August 12, 2017
SSV Robert C. Seamans has arrived in Pago Pago, American Samoa, and all students have departed the ship bound for destinations as far apart as Europe and New Zealand and everywhere in between.
While this ship’s company will never be the same, we all walk away with a shared experience of visiting a remote marine sanctuary and voyaging under sail to get there and back safely. The PIPA voyage challenged each person in their own way, and I am proud of all students and staff for their accomplishments, whether academic, professional, or personal.
August 11, 2017
SEA Semester in the News
Chemist Johanna Schwartz ‘10 featured by Women in 3D Printing
Simon’s Rock News
Chemist Johanna Schwartz, a graduate of Bard College at Simon’s Rock and SEA Semester (Ocean Exploration, C-246), was recently featured in her alumni magazine in recognition of her achievement in the science of 3D printing.
Here’s an excerpt:
Johanna always had an interest in science, but when she came to Simon’s Rock, she honed in on chemistry, with biology as her second concentration. She could learn from faculty in all fields and when it came to science, she could try a lot of different subjects and types of research while focusing on chemistry. “It seems that whatever chemistry class I would or could offer, she would take,” said Professor David Myers.
In spring 2013, Johanna took part in the 12-week SEA Semester Ocean Exploration program, which included six weeks aboard the SSV Corwith Cramer. Participating in a semester at sea “broadened Johanna’s scope and brought her to the idea of synthesis of natural products, a research interest of mine since my sabbatical in Australia,” David said.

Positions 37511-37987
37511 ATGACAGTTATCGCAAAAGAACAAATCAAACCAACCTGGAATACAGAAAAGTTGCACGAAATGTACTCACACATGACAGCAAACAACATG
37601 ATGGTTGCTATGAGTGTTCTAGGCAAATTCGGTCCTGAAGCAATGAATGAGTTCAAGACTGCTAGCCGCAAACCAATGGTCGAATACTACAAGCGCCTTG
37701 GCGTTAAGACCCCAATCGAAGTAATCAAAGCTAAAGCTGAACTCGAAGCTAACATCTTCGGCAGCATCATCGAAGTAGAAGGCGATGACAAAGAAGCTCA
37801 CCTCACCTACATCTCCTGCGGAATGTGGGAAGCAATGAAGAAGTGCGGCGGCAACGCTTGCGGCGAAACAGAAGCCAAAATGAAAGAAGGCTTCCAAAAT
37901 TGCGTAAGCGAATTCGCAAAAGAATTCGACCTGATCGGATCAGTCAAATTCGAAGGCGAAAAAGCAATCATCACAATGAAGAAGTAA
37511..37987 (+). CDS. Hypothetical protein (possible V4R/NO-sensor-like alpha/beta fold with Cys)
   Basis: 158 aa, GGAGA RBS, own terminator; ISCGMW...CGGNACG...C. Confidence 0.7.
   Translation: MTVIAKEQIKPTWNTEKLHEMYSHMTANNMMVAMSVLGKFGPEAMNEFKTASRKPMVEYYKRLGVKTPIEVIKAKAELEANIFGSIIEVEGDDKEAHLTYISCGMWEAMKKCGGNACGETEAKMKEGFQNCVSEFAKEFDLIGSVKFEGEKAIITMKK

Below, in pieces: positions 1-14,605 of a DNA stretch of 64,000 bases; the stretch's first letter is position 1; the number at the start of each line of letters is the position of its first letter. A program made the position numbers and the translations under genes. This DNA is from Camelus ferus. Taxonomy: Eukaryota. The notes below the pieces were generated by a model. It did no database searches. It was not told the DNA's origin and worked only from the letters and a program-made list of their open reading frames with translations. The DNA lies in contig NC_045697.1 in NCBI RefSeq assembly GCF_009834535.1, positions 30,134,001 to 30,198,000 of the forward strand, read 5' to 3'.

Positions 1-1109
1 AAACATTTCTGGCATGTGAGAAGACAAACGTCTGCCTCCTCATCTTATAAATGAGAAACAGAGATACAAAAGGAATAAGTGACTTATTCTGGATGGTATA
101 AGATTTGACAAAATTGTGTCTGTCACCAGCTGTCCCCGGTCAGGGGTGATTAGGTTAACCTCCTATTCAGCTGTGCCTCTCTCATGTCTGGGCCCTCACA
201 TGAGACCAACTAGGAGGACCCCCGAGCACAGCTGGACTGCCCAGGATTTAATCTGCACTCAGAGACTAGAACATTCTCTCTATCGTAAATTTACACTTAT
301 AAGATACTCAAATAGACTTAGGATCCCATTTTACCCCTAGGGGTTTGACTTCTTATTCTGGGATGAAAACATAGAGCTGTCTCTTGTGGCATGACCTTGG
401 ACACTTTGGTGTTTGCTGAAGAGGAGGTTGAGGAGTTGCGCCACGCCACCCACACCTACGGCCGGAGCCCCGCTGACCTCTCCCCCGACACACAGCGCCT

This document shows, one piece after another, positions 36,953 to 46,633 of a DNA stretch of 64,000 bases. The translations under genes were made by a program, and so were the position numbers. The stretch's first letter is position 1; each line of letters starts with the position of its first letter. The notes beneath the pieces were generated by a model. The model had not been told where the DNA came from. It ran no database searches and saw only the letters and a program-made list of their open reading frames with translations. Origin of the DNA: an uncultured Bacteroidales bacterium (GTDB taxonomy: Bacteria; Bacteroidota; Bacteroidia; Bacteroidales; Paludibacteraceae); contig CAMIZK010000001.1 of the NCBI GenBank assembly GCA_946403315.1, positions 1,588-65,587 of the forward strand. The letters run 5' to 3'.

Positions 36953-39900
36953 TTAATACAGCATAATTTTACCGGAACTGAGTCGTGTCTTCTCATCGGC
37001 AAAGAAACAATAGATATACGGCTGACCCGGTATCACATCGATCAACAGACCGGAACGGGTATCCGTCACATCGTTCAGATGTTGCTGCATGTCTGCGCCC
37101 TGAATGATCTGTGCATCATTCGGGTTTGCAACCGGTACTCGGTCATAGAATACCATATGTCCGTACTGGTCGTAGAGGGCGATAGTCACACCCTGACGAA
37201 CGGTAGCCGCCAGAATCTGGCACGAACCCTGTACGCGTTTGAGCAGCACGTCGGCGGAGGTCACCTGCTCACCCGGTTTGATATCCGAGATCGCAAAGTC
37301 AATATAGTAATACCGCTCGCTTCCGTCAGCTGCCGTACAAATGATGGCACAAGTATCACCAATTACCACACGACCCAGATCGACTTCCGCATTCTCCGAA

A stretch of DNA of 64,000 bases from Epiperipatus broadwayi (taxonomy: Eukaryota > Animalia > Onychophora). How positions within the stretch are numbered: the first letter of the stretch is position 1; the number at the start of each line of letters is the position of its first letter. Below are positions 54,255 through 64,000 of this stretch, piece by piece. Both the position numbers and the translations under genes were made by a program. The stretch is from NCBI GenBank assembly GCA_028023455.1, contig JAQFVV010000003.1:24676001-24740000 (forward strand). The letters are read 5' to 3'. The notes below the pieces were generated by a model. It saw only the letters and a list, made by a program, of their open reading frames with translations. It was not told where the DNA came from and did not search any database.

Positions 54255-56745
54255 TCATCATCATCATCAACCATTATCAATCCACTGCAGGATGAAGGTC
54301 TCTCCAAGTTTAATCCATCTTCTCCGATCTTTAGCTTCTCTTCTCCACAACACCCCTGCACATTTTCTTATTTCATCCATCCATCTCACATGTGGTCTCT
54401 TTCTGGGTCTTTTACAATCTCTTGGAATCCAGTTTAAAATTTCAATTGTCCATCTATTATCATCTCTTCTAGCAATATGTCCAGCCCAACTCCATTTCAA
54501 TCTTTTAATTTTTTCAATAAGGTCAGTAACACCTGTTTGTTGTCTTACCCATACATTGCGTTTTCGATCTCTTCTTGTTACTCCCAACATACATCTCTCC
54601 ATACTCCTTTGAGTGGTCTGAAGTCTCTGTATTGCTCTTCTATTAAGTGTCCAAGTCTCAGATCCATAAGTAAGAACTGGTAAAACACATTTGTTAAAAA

August 11, 2017
The Cramer Crew has been busy this week continuing to put the ship back together, and at the moment, she’s held together with a lot of paint and caffeine.
Deck has been divided into two teams - the pre-paint team, and the paint team. The pre-paint team has been doing incredible work preparing the soles of the fo’c’sle and the main saloon for painting, so that the paint team can swoop in and paint it.
August 10, 2017
Although I know most of your friends and families are reading this, patiently waiting your return from this incredible 5-week voyage, this blog is not so much for them, but rather this final blog is for you, my student friends.
Last night I lay on the deck after swizzle (I will leave this for you all to explain to your friends and families) silently.
August 10, 2017
Today dawned bright and sunny; a perfect ending to the week. We started the day with a time-honored SEA tradition - FIELD DAY. In this case, Field Day means a Deep Clean of all the cottages, sweeping, swiffering, and scrubbing our homes from top to bottom. At the same time, students had their final meetings with program faculty. Once the houses were looking spiffy clean, we broke for lunch. Post-lunch, we had the graduation ceremony, where every student received their SEA pin.